The reason why it looks quite similar to a tetrapod skull and less like the average fish is because it belongs to a member of the Lobe-finned fish (Sarcopterygii) which are more closely related to the tetrapods than the more common and diverse Ray-finned fish (Actinopterygii). Despite the difficult identification, microecos managed to spot that this was a Lungfish and henstridgesj managed to identify the species as being the  Continue reading

Friday mystery object #193 answer

On Friday I gave you this specimen to identify:


Unsurprisingly you all recognised it as a tortoise carapace. The species was a bit more difficult though as tortoises can display quite a lot of variation in their colour and shell structure within a species.

There were various good suggestions, but in the comments only Barbara Powell made reference to what Colin McCarthy and myself thought this was from, although Maggie J Watson also identified it in a tweet.

When we saw the specimen we thought that it was probably a  Continue reading

Friday mystery object #192 answer

On Friday I gave you this unidentified specimen from the Horniman’s collections to take a look at. I had already had a go at working out what it is, but it never hurts to get a second opinion.


It’s actually a bit of a generic looking overall shape, perhaps reminiscent of a owl or a maybe a pheasant of some sort. However, the nares (nostrils) are very small and round and set in a bill that is sharp, shortish and very solidly constructed, which is something you only really see in a few passerines, some parrots and the falcons. The skull is too big for a passerine and the bill is totally the wrong overall shape for a parrot, which leaves us with a falcon – a fairly small one at that.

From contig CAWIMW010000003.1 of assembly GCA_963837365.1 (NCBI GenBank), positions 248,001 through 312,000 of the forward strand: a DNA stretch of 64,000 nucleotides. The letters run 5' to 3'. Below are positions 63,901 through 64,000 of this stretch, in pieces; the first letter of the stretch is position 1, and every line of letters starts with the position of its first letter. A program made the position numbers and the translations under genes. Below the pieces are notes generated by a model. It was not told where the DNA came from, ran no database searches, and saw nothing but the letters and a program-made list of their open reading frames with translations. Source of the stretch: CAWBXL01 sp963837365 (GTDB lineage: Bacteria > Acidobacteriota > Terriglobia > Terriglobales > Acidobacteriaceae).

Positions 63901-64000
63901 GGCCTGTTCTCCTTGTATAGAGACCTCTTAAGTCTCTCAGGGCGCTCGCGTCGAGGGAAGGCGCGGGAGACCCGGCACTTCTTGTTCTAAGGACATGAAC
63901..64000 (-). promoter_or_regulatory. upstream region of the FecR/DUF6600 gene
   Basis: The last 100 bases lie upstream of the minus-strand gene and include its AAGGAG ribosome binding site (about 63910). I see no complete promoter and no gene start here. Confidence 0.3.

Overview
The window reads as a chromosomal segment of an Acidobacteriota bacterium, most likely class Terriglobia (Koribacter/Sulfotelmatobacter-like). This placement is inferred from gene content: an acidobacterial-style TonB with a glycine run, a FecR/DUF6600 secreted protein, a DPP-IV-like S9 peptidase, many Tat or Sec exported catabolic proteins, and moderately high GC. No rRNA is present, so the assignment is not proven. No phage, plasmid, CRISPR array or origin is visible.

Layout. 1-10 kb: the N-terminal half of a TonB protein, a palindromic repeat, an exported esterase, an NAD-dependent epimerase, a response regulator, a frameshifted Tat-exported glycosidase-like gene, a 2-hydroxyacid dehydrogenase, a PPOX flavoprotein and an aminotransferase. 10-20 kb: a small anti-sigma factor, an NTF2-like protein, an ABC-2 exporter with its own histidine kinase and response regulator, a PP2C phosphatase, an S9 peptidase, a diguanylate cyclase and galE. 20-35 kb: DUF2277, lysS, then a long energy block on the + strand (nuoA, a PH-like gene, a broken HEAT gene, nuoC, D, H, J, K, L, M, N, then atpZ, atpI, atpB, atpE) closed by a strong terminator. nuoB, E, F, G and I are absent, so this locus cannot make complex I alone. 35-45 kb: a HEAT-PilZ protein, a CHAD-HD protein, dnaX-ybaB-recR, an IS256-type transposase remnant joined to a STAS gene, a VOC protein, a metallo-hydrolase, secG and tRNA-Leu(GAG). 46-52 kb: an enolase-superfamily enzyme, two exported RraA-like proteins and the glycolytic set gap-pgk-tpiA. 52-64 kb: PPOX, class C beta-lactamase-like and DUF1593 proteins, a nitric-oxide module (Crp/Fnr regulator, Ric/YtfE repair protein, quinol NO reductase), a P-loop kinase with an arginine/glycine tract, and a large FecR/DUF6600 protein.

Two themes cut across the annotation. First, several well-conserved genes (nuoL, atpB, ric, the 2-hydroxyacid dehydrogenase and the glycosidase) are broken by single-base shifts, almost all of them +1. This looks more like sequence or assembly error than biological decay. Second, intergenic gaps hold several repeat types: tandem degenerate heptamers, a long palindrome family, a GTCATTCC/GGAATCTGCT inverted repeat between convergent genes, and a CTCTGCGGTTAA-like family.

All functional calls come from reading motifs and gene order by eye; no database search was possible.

From there the shape of the palate and the proportions of the cranium led me to a species identification that I’m pleased to say agreed with that proposed by Tony Irwin and Wouter van Gestel (who eloquently explained the indicative characters that I mentioned above). We all think that this is the cranium of a  Continue reading

Friday mystery object #190 answer

On Friday I gave you this skull to identify:


The animal it comes from is quite distinctive, with loads of character, so it’s no big surprise that so many of you managed to identify it.

So well done to Jake, Dave Godfrey, henstridgesjMieke Roth, Wouter van Gestel, Steven D. Garber and Crispin – this is indeed a  Continue reading

Friday mystery object #189 answer

On Friday I gave you this skull to have a go at identifying:


I didn’t do a very good job of responding to comments I’m afraid, as I was rather busy at day two of this year’s Natural Sciences Collections Association conference at the Yorkshire Museum. Nonetheless, you managed to work out what this specimen came from without any input from me.

Jake spotted that it was the skull of a big reptile, more importantly, a big reptile with heterodont dentition (meaning it’s teeth aren’t all the same shape). That narrowed down the possibilities considerably. From there henstridgesj, Wouter van Gestel and Barbara Powell came to the conclusion that this is the skull of a  Continue reading

Friday mystery object #188 answer

On Friday I gave you this previously misidentified specimen to have a go at identifying:


It turns out that you did a great job!

Jake and Mieke Roth immediately spotted that the skull belonged to a large turtle of some kind, henstridgesj narrowed it down to a fresh-water turtle and he and Steven D. Garber recognised that despite the large size, it wasn’t from one of the snapping turtles (which is what the original identification mistakenly had it as) and that it was more likely to be from one of the side-necked turtles. However, microecos went one better and managed to get a species identification for the specimen that agreed with the identification that our visiting reptile expert Dr Colin McCarthy who suggested  Continue reading

Friday mystery object #187 answer

On Friday I gave you this somewhat odd object to identify:


My first thought when seeing it was Bowser from the Mario games: